• lopinavir/ritonavir/Kaletra (AbbVie) – AbbVie’s attempt to retool anti-HIV protease inhibitors failed one of the only published RCTs so far. With 100 patients in each group, there was no change in time to clinical improvement. This does not bode well for other non-targeted therapies of this class, including J&J’s darunavir/cobicistat (Prezcobix). COVID-19 needs proteases to cleave its proteins to become active virus particles, but one issue is that human cells naturally have their own proteases.
  • favipiravir/Avigan (Fujifilm Toyama Clinical) - After trials in Wuhan and Shznehen as a next generation flu drug, favipiravir appears to improve viral clearance and lung condition on X-ray, especially in mild-moderate patients. Originally designed as the next seasonal flu drug, it inhibits RNA polymerase (viral transcription) and has previously been used for Ebola.
  • Several groups are working on convalescent sera treatments, or antibodies from patients who have recovered from COVID-19. These include Takeda, Mount Sinai, and Hopkins. Aside from directly dosing patients with these antibodies, they will aim to identify monoclonal antibodies that can be mass-produced in the lab. There is reason to believe this will work given previous experience with SARS. Importantly, the success of convalescent sera will give clues to how the immune system combats COVID-19 and how easily a vaccine can be made.

2. Novel antiviral mechanisms – Many of these are earlier but may be the best hope for a definitive therapy. There are some early leads here, but we expect that most of these efforts to mature in clinical trials in the next 6-9 months.

  • APN-01 (Apeiron). ACE1 and ACE2 are two human proteins identified to help the COVID-19 enter cells (Figure 4). Combined with evidence that ACE inhibitors, which are commonly used to treat high blood pressure, increases ACE2 production in cell models, this has led some clinicians to consider pulling ACE inhibitors, but this is likely premature. Apeiron had previously developed its drug for SARS and will now take it into a COVID-19 Phase 2 trial. If successful, APN-01 could buy patients’ immune system valuable time in fighting the disease. While this makes sense in theory, the stoichiometry would need to be efficient.
  • Alnylam/Vir collaboration. Vir is working with Alnylam, one of the major players in using drugs to disrupt RNA, to silence ACE2 using a small interfering RNA (siRNA). By doing so, it is aiming to give the virus less of a foothold into infections. The key here will be safety, as we do not yet completely understand the normal role of ACE2 beyond its important function in regulating blood pressure. The second challenge will be getting delivery of an siRNA therapy outside the liver, which is still unproven but promising.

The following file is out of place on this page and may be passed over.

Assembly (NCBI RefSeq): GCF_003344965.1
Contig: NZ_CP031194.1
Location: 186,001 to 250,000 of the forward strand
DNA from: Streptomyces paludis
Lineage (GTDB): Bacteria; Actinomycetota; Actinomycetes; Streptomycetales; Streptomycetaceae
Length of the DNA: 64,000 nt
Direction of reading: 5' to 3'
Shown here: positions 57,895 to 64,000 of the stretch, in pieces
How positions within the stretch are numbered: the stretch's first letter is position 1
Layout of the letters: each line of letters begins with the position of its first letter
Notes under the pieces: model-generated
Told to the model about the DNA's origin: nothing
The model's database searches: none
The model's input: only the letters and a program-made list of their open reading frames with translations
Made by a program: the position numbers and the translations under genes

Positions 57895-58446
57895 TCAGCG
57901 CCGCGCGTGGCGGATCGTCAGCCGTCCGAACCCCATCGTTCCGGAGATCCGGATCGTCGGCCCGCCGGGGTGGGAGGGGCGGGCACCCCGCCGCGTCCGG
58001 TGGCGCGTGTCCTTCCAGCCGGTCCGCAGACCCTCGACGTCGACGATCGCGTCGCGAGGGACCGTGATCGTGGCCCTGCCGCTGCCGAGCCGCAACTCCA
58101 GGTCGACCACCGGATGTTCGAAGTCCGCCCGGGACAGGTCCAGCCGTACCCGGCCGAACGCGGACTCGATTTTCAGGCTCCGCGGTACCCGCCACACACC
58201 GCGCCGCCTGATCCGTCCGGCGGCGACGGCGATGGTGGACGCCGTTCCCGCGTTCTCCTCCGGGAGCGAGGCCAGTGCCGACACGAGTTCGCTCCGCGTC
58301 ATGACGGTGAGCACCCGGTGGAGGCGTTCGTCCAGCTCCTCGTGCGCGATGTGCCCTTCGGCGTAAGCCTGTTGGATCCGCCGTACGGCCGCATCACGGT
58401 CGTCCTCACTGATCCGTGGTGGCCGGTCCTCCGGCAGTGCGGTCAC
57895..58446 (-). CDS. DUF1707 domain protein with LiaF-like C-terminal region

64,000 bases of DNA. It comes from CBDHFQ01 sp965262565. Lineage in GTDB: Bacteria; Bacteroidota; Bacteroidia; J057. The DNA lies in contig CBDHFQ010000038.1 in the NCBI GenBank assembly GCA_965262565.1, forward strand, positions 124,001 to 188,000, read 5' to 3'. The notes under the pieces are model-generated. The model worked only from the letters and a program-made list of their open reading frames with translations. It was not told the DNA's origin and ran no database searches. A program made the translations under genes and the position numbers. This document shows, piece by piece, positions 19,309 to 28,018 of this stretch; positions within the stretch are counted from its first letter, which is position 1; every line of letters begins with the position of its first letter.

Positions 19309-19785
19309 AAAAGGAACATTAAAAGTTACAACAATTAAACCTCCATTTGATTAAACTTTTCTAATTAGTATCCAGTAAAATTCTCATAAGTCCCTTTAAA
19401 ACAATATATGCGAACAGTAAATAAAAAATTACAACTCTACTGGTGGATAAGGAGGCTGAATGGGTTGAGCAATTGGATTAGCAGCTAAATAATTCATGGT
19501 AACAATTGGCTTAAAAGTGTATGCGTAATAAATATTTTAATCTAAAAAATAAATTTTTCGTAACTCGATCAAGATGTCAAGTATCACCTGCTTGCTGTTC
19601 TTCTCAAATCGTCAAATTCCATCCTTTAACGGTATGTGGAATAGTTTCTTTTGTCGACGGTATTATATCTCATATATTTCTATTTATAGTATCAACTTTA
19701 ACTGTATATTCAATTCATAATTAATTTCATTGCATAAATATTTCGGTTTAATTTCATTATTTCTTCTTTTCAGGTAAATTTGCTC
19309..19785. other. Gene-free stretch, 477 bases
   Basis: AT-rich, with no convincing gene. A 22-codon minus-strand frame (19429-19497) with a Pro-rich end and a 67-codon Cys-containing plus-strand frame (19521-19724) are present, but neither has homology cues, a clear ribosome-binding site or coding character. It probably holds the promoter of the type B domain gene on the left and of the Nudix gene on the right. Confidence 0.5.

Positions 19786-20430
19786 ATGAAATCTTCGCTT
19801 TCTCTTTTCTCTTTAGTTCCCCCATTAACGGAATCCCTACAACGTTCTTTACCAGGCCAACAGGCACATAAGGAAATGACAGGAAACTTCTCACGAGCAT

• Targeted antibodies – Chinese scientists have reported developing novel antibodies against COVID-19 in the lab. These could ideally be used to induce ADCC and the normal immune response. However, this will take time to identify which proteins can be best targeted, i.e. are well conserved across all strains of the virus. Previous efforts to target other coronaviruses, e.g. SARS and MERS have encountered difficulties in the past.
  • N-803 (ImmunityBio). Natural killer (NK) cells gaining traction in biotech for their ability to kill cancer cells, and ImmunityBio’s approach would be to bring them into targeting infected cells. However, it remains unclear to what extent NK cells participate in clearing cells infected by COVID-19, and, as noted above, if an antibody response will be sufficient. N-803 notably has strong evidence in monkeys for HIV.

3. Lung-protective agents to prevent lung injury/ARDS. The diversity is impressive here in the response from biotech and big pharma. Many of these drugs are also either already on the market or have had substantial clinical experience, meaning that they can be rapidly deployed once there is convincing clinical data. Importantly, most of these would be targeted to the sickest patients with lung injury, but some could have preventative effects as well.

  • tociluzmab/Actemra (Roche) and saniliumab/Kevzara (Regeneron) – Roche is enrolling 330 patients for a trial of tocilizumab in COVID-19. Approved in 2010 as an interleukin-6 (IL-6) receptor antagonist to modulate the immune response. These are the same drugs used for rheumatoid arthritis and more recently CAR-T conditioning to prevent cytokine release syndrome.
  • fingolimod/Gilenya (Novartis) – This is an sphingosine-1-phosphate (S1P) receptor modulator that has been used to reduce the autoimmune response in multiple sclerosis, which is being tested in China.
  • pirfenidone/Esbriet (Roche) – Pirfenidone is one of two major drugs used to treat idiopathic pulmonary fibrosis (IPF), a devastating, rapidly progressing lung fibrosis disease. Those recovering from COVID-19 can have decreased lung function due to fibrosis, so this rationale is clear.